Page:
Every family has holiday traditions, whether it is the food we eat, the people we share the day with, or other special things that become part of our annual celebrations. One thing I have wanted to make a tradition here at the farm is taking a Christmas Eve sleigh ride with my husband, Dan. We got the sleigh ready, I brushed Sara, my little Morgan mare, put on her fancy harness, and I even added a few pieces of Christmas garland for a festive touch. We started out into the snow-covered hay field, and it was magical. She trotted away with a pace which felt like we could keep all day. The sun gleamed off of the holly-like tinsel, and the single bell I adorned her hames with jingled merrily. It was a picture worthy of a Christmas card. At least for the first round.
She began to pick up a bit too much speed, and as I slowed her down, the strap around her backside tightened. She hates this feeling, and before I could blink an eye, she began a kicking fit. Pieces of harness and sleigh shafts began to break apart, and soon there was nothing connecting pony to sleigh besides my grip on the reins. This caused me to fly from the sleigh, with none of the grace of Santa's reindeer, breaking the front board before I hit the snow-covered ground, face down. Still Sara kept going. I was now being drug on my belly behind her flying hooves, which suddenly seemed much closer than when I was safely aboard the sleigh. My shoulders were now functioning as snow plows, and I couldn't see much beside those hooves. There was nothing to do at this point besides let go. She continued racing across the field as I picked myself up and assured Dan that I wasn't hurt. Sara turned around at the far fence and came galloping back toward us, but was in no mood to slow down and be caught, so I didn't try anything foolish like jumping in front of her. She broke a gate and was into the barnyard. By the time I made it down there, a switch had flipped, and she calmly trotted over to me so I could take her inside. We stood there for a minute, catching our breath, and Dan arrived to help me unharness her. She was ok; missing a bit of hair on her leg, but no blood. Nothing would swell, and when we let all the horses out for an evening drink at chore time, she was prancing away from Dixie, just like any other night. I have a fair number of bruises on my legs and knees and my hands have a bit of rope burn, but the skin will grow back, so no major harm to me either besides some major stiffness that will fade in a day or two. The harness and sleigh are both broken, but both can be fixed. We live near an Amish community, so we'll take the harness over to the Amish harness shop, where they will fix it like new. I want to get a new set of lines and replace the nylon ones that burned my hands as well. Dan is confidant that with a trip to Home Depot and a new coat of paint, the front of the sleigh will be fine too. We had been meaning to replace that board anyway. Even the digital camera in my front hoodie pocket escaped intact! I remarked that at 24 years old, Sara should be too old for such episodes, but I'm very fortunate that she is still healthy enough to be bad. I'm also happy that I did not get the sleigh bells I had been wanting for Christmas this year!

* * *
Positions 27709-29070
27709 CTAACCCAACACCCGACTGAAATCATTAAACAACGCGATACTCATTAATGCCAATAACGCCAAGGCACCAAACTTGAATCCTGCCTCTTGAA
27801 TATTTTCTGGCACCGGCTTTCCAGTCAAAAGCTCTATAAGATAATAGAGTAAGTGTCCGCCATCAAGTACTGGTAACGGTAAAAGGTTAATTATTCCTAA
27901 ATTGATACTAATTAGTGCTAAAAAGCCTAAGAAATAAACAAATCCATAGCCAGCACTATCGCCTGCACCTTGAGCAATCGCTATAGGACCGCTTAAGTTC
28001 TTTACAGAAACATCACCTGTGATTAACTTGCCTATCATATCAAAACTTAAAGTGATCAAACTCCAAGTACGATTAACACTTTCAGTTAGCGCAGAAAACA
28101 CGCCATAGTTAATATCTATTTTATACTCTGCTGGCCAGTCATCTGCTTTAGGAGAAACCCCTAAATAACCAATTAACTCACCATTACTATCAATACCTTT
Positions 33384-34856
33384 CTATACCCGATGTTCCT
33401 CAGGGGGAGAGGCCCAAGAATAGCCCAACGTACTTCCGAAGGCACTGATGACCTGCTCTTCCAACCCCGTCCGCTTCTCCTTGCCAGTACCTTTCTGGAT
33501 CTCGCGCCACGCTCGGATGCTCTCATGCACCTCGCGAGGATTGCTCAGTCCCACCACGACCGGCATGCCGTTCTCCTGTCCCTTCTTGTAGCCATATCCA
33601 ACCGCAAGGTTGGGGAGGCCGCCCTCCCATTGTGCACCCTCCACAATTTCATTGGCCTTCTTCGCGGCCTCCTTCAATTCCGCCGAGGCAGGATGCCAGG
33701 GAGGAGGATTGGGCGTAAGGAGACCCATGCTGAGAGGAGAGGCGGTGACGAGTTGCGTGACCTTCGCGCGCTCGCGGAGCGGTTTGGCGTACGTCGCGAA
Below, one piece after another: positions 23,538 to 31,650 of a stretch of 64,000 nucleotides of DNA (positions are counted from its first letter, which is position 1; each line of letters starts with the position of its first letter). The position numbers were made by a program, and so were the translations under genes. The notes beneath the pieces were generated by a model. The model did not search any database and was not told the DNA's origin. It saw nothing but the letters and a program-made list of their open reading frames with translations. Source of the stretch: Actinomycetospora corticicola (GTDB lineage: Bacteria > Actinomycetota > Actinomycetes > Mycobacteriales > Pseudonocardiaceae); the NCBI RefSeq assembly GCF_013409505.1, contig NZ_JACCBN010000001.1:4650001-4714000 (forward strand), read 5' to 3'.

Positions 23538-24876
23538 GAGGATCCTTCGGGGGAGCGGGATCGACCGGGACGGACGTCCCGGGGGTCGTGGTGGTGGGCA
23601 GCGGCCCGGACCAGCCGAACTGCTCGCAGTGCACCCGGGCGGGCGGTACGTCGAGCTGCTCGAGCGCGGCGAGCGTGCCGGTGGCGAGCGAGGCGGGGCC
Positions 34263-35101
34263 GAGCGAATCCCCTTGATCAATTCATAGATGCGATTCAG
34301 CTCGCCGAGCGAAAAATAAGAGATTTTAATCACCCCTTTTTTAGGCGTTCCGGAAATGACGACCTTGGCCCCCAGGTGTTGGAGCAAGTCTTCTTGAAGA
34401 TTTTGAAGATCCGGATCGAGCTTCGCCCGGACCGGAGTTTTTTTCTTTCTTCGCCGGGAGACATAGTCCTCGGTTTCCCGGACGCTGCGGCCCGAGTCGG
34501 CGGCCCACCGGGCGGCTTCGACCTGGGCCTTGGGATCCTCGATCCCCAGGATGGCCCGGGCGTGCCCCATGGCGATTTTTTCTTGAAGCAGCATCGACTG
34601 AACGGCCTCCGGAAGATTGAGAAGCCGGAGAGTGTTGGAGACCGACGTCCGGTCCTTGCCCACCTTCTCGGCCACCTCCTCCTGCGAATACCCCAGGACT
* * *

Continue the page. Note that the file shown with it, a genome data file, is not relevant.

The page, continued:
There was one major casualty in the whole fiasco. My pockets had been filled with animal cookies to give to the critters as treats. Snow + cookies = soggy mess. However, my goats love cookies, soggy or not, so they cleaned them all up. Jerry was happy to take all the broken bits of legs and elephant trunks from the palm of my hand, and the whole herd was very pleased with their Christmas treats.
Now Dan and I are anxiously waiting for the Christmas ham, glazed with my mulled blackberry vinegar, to come out of the oven. We'll have a feast of sides, like homegrown squash and frozen corn from the summer. We hope your holiday is a merry one as well, completely free of sleigh wrecks and other fiascos, and full of love, good food, and happiness.